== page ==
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By Mark Lundegren
Behavioral research published this past week in the Journal of The American Medical Association reminds us that money matters in modern life, if we want to advance our personal and community health. Though most of us understand this intuitively, and there is broad research linking quality of life to economic factors, the new study sheds additional light on the link between financial and other modes of modern well-being. In particular, it suggests that even brief economic dislocations can have long-term quality of life impacts for us all.
Early Twentieth Century Children At Work, Instead Of At School
The new study, conducted by researchers at the New York State Medical University, examined almost 9,000 adolescents born in the United States between 1980 and 1984 – a period marked first by economic recession and then subsequent recovery. The research team found a strong correlation with the overall unemployment rate during birth and infancy in this time and later adolescent propensities for a variety of maladaptive and unhealthy behaviors, including drug use, gang affiliation, and arrest.
The research findings do not show or explain causal links but are nevertheless intriguing, in that they demonstrate (and can be used to estimate) the community and societal costs associated with uneven economic conditions and employment security. In our own time of economic dislocation – one that is far deeper and broader than in the study period – the findings remind us we are likely paying enormous immediate and longer-term social costs for past and current economic policies favoring income growth over economic security. At the very least, the new research should compel us all to consider how less stable economics are affecting us and our larger social environment – and how this instability might be better mitigated in the interests of progressive health.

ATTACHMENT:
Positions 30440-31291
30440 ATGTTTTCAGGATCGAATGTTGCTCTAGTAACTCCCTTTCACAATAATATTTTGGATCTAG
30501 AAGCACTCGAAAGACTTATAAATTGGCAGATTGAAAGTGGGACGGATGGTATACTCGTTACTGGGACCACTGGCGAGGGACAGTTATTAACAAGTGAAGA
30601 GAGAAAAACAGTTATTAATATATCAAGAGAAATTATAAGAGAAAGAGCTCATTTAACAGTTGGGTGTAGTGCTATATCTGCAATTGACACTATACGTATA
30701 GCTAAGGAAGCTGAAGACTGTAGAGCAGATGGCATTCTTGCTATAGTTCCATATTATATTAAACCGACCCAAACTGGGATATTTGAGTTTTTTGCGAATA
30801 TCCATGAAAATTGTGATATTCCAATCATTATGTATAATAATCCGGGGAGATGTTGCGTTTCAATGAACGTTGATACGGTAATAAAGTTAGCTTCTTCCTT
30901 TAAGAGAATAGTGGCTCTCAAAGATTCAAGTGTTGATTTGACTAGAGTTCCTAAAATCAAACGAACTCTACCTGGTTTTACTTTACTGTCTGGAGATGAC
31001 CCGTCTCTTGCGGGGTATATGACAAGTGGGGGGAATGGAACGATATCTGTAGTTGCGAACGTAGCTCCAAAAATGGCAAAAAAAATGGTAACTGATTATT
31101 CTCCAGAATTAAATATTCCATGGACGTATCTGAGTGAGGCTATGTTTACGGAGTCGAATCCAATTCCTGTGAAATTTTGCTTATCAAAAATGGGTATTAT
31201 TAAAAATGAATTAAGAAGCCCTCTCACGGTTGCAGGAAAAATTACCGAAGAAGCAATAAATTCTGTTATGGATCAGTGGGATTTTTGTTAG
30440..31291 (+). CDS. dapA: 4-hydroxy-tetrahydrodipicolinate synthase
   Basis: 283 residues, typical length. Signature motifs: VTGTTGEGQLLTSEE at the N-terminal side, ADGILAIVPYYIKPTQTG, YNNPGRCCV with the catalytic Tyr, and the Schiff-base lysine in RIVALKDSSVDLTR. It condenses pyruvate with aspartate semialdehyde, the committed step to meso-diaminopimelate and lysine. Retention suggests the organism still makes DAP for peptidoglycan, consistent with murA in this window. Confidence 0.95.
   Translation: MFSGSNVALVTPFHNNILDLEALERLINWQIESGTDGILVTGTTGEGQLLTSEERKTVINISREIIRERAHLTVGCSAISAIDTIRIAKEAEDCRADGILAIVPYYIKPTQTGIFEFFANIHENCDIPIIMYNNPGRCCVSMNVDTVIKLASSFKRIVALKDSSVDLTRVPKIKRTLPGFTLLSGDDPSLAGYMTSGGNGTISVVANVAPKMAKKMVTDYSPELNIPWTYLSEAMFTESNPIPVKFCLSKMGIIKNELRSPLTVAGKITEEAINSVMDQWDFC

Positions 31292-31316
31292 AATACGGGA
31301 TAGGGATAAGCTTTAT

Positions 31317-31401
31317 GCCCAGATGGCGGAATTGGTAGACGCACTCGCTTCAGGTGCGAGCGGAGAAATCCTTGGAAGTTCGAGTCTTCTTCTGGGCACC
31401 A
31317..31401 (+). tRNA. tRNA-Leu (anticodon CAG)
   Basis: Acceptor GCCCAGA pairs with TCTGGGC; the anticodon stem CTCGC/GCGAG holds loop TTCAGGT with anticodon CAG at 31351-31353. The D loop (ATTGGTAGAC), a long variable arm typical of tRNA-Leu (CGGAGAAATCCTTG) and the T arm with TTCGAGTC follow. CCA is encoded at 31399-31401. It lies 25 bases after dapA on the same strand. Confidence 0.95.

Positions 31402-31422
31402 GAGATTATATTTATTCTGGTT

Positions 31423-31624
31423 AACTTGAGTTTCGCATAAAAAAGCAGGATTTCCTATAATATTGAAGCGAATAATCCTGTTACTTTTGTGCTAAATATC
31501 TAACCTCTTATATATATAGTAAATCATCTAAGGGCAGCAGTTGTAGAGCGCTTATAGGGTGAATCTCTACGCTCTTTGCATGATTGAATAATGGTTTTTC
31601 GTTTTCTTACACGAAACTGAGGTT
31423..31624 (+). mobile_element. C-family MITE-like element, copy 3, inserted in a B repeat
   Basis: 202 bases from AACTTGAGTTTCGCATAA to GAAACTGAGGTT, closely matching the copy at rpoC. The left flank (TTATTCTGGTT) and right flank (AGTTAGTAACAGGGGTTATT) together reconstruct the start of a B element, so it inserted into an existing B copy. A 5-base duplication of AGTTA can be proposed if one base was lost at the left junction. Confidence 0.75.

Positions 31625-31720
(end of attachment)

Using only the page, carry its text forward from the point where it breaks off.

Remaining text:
If you would like to learn more about how you and your community can begin to reduce the risk of economic disruptions and avoid the high health and quality of life costs they bring, it may be time to review HumanaNatura’s comprehensive Community Health Program. Our holistic and science-based approach to health-centered community leadership provides the tools to build your community along 12 modern natural health dimensions, including reducing community vulnerability to cyclical boom and bust economics…in favor of sustainable, dependable, and health-enabling economic security.
Mark Lundegren is the founder of HumanaNatura.
Photo courtesy of New Haven Newsboys
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